The study, which found that water has a memory lacks credible research to verify the claim, and as of now, it is unproven.
Similarly, in 1988 Jacques Benveniste, a French immunologist, claimed that water could retain 'memories' of compounds even when diluted at a very high level. It was taken as support of homeopathy by its proponents, but other scientists weren't able to replicate it.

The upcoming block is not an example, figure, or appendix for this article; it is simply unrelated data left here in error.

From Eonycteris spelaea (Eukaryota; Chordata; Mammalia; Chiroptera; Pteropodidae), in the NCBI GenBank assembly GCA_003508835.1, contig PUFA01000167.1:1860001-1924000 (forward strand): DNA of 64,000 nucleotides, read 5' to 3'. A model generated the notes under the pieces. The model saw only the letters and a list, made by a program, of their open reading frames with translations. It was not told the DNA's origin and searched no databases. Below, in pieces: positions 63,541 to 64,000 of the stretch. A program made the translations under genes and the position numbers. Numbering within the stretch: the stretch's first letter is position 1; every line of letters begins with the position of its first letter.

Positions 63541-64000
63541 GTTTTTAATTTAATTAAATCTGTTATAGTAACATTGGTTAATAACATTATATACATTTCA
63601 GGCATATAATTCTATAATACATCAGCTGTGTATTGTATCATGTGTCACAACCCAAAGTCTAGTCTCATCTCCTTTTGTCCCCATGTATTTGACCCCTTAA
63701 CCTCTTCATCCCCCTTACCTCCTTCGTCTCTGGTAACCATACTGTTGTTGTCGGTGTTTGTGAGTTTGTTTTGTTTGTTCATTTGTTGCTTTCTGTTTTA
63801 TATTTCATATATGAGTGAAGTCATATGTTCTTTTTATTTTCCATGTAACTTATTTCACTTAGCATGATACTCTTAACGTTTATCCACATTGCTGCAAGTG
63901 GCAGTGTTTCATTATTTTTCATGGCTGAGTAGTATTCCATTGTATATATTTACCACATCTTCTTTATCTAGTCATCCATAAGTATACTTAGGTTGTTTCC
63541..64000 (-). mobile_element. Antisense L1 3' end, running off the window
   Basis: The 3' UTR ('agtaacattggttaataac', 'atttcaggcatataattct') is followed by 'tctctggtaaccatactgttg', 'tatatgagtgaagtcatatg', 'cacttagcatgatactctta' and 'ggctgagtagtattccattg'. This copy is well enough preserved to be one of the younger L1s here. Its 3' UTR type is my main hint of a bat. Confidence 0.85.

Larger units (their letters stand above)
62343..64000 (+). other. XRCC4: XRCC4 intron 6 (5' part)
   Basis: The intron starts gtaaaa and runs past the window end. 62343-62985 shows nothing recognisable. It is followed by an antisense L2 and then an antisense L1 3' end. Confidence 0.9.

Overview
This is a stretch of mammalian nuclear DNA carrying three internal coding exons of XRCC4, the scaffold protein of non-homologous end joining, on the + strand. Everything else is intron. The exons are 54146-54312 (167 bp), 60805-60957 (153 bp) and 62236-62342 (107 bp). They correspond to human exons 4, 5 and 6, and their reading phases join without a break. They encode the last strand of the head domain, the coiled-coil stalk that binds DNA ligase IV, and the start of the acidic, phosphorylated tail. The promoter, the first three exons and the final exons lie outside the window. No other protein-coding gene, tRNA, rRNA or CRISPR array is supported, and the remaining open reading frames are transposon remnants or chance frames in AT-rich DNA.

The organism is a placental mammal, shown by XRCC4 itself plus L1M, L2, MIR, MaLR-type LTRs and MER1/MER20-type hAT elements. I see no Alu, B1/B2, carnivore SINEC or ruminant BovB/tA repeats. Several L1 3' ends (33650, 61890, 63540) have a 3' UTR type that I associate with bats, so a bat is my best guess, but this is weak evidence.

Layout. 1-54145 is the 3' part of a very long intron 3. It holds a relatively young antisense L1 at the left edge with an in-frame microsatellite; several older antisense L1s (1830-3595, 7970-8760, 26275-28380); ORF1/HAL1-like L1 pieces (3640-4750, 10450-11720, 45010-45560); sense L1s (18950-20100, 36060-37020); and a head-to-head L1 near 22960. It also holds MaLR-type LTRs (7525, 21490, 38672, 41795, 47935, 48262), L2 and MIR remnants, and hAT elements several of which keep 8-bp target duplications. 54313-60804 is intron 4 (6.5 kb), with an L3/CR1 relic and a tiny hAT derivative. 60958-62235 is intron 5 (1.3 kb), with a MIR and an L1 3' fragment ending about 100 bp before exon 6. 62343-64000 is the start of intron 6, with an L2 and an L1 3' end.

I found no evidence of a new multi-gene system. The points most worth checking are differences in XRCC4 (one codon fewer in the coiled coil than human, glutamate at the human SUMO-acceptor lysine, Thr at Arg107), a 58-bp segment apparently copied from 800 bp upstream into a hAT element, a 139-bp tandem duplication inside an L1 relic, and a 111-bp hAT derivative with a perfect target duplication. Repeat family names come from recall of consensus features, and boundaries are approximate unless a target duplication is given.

French virologist Luc Montagnier, who shared the Nobel Prize in physiology in 2008, also suggested that water retains electrochemical properties. Montagnier considers himself an intellectual successor to Jacques. The latter claims that DNA emits weak electromagnetic waves that cause structural changes in water that persist even in high dilutions. But many scientists have been very doubtful of his claim. The concept that water has memory is not accepted in the scientific community. There is no proper evidence, and more studies are required to verify the claim.